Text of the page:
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Alex Epstein on How to Improve Your World

From The Objective Standard, Vol. 11, No. 2.


Alex Epstein is the author of the New York Times bestseller The Moral Case for Fossil Fuels, founder of the Center for Industrial Progress, and an adjunct scholar at the Cato Institute. Named “most original thinker of 2014” by The McLaughlin Group, Epstein advocates the use of fossil fuels such as coal, oil, and natural gas—and he does so not merely on practical grounds, but also on moral grounds. With his unique, pro-human approach to the subject, Epstein is changing the way the world thinks about energy. I had the pleasure of chatting with him recently about how he does what he does so well, and what advice he has for others who want to achieve similar success. —Craig Biddle

Craig Biddle: Thank you so much, Alex, for taking time to chat with me about your work and your approach to improving the world. I know I speak for many when I say that I can hardly wait to hear your thoughts on how you’ve done all that you have in the past few years.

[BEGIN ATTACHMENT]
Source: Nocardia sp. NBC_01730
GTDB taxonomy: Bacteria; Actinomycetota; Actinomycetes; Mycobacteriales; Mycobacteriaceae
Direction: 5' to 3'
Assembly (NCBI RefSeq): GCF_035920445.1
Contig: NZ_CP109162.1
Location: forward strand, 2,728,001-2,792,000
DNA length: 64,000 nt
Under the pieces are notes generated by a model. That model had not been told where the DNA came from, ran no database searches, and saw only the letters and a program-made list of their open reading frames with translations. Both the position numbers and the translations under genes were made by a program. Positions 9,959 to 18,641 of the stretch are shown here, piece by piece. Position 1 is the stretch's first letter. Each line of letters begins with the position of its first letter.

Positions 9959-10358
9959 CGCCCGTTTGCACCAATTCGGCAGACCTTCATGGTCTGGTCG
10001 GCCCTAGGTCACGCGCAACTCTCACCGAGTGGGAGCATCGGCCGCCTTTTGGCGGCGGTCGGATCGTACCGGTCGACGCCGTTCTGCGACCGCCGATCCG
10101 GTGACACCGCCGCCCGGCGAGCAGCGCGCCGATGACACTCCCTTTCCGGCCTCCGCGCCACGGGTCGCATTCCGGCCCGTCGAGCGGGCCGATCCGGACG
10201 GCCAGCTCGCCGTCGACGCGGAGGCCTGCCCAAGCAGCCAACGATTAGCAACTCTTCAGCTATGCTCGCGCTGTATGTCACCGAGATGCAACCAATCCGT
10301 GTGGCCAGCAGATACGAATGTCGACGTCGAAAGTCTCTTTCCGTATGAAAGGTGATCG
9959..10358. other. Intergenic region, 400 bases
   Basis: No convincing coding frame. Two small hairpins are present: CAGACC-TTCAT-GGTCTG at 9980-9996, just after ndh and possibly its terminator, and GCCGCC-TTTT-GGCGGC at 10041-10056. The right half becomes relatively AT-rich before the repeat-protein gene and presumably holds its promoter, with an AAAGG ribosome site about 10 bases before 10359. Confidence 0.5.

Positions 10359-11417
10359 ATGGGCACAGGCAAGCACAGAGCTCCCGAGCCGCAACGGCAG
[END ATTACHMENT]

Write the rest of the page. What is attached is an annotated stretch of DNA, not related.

Alex Epstein: Thanks for inviting me to share my ideas and experiences with the TOS audience.

Biddle: Your success in spreading the moral case for industrial progress has been truly astonishing. From the launch of your Center for Industrial Progress (CIP), to the publication of your best-selling book The Moral Case for Fossil Fuels, to your eye-opening debates with various environmentalists, to your recent testimony before the U.S. Senate on the devastating effects of environmentalist policies on the lives of human beings—you’ve managed to reach more minds with your ideas than anyone would have imagined possible just a few years ago.

Not only are you reaching and changing minds about the vital importance of fossil fuels and industrial progress; you’re also inspiring like-minded people who want to spread rational ideas in other areas. The potential here is huge. If other activists were to replicate your methods toward defending genetically modified organisms (GMOs), free-market banking, free-market health care, freedom of speech, proper foreign policy, and so on, we would soon be living in a profoundly better world. So I’d like to pick your brain about what you’ve done, how you’ve been so successful, and what advice you have for others who’d like to follow suit.